Love is not having to say ‘I love you’
They couple went together to the boy’s maternal uncle who worked in district court. With his help the marriage was registered in the court and is said to be Patna’s first registered (love) marriage
This was the 1930s and he was 18 years old. He would visit the home of Patna Collegiate School’s principal for tuition in English literature. At some point the principal’s daughter would come into the room, serve them cups of tea and go back. For five years they did not say a word to each other except a courteous namaste.
Well-known theatre critic K. Manjari Shrivastav recalls that the day her grandfather Kanhaiya Lal Shrivastav completed his education, he decided to propose to the Principal’s daughter. "Main aapko bohot pasand kartahoon. Kya aap bhi mujhe pasand karti hain?” (I like you very much. Do you also like me?) he is said to have asked—the first words he had addressed her in five years.
She barely nodded in affirmation but did not utter a word. "Kya aap mujhse shadi karengi" (Will you marry me?), he asked again. She nodded – without saying a word. But that was enough.
Kanhaiya, by then 24, asked her to meet him the next day. They met and went together to Kanhaiya Lal’s maternal uncle, who worked in the district court. With his help the marriage was registered in the court and is said to be Patna’s first registered (love) marriage.
Both the boy and the girl had decided not to tell their parents before the marriage because both the families were conservative zamindar (landowning) families. They were not expected to take kindly to a ‘love marriage’ in the family.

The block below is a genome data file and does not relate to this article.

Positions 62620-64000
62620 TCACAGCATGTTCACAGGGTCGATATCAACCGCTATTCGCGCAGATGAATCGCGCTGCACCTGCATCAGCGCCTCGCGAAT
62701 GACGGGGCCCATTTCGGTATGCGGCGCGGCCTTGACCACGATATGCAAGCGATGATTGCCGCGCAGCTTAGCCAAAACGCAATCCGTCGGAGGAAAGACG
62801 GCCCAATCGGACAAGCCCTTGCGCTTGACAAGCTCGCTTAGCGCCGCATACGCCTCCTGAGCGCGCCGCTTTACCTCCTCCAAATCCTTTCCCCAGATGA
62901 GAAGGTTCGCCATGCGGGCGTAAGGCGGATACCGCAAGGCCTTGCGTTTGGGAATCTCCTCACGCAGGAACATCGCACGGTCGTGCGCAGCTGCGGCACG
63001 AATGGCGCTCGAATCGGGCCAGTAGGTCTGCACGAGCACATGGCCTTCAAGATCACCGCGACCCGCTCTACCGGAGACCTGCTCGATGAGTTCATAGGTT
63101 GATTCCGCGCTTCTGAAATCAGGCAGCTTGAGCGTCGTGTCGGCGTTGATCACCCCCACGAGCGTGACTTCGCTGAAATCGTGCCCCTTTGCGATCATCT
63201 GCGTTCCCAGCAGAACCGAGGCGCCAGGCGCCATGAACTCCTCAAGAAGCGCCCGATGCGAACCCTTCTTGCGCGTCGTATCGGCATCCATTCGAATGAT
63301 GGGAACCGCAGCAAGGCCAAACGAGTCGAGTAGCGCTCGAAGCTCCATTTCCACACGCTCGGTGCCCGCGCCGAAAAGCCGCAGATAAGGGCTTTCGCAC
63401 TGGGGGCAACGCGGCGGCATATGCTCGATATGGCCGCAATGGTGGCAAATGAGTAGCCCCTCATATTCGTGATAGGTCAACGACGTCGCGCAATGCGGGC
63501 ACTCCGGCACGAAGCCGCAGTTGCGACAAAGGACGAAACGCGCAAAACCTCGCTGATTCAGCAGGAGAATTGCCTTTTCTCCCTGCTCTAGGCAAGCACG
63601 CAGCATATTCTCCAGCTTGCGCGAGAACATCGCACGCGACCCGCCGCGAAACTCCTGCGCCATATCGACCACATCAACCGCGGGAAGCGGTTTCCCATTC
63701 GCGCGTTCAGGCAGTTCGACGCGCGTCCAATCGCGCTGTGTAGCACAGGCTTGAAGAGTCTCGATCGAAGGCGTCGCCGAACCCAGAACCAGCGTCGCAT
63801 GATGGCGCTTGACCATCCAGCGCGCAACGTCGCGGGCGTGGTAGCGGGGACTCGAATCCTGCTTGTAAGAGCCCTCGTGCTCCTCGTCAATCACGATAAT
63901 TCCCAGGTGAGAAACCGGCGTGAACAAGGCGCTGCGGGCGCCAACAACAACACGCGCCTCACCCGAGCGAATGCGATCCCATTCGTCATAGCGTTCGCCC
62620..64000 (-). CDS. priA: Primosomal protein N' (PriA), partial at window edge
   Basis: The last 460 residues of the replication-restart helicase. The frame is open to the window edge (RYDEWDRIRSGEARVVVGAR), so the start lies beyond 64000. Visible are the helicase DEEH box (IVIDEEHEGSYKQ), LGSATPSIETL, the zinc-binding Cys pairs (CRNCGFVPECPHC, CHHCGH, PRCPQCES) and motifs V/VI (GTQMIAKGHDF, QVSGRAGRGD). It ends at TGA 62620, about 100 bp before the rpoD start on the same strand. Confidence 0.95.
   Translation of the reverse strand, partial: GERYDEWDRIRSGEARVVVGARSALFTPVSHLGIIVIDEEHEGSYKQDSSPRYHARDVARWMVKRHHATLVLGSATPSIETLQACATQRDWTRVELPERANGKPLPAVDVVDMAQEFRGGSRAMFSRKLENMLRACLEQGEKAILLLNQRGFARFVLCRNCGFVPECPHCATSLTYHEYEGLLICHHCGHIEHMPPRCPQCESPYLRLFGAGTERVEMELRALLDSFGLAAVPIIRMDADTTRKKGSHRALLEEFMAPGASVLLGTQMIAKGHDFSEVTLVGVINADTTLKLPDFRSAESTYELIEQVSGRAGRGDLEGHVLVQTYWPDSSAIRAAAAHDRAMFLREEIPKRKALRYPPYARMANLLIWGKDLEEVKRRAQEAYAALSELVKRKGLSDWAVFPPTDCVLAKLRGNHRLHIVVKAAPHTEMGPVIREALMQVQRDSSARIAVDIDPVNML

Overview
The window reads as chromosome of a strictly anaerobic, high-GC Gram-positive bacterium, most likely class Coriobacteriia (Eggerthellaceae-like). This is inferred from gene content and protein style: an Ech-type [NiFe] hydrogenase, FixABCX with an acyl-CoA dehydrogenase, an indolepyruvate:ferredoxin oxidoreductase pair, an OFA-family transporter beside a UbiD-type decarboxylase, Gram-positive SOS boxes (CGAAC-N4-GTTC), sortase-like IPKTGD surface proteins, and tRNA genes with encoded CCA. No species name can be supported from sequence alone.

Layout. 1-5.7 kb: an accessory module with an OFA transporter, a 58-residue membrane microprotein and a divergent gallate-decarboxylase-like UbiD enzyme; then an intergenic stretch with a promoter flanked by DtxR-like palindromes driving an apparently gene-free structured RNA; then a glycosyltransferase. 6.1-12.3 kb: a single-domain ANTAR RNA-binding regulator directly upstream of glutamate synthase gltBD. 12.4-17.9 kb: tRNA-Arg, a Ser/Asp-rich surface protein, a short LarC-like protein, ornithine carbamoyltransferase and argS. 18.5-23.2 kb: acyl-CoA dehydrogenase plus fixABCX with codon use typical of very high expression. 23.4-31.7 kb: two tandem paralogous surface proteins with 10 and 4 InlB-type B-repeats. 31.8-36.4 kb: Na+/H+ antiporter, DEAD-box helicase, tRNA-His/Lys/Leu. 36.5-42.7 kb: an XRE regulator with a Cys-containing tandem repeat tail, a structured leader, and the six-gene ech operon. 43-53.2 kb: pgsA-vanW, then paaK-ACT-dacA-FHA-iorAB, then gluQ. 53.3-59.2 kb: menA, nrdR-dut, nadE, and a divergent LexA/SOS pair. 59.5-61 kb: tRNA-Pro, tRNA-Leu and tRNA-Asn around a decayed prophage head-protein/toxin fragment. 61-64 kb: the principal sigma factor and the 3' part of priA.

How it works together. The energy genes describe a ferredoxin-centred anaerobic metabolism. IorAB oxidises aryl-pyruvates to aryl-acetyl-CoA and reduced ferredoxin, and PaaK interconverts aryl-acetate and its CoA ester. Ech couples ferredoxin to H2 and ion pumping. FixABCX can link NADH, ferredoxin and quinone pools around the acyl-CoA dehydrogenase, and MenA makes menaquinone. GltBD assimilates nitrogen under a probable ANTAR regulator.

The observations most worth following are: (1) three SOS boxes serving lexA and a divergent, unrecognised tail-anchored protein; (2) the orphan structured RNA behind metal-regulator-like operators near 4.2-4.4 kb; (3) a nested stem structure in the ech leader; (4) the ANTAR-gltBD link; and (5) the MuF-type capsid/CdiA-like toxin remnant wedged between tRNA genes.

The boy’s maternal uncle however was persuasive enough to ensure that Ahilya stepped into her husband’s parental home after six months. The runaway bride had a tougher time from her family but over time they too accepted the fait accompli. Both hailing from the same caste and from similar economic backgrounds also helped.
The bold groom went into banking and retired as a manager from the State Bank of India. The bride, who had been taught at home, was a homemaker but an avid reader of literature. In those days they were among the very few couples who would go out together to watch theatre, attend music concerts and visit the circus.
“They taught me the real meaning of love,” recalls Manjari, “I once asked my grandfather if he had ever said ‘I love you’ to his wife. This is what he told me and it has remained," she says. “Love is not saying I love you. It is making the other feel it and exclaim, ‘how can you love me so much’."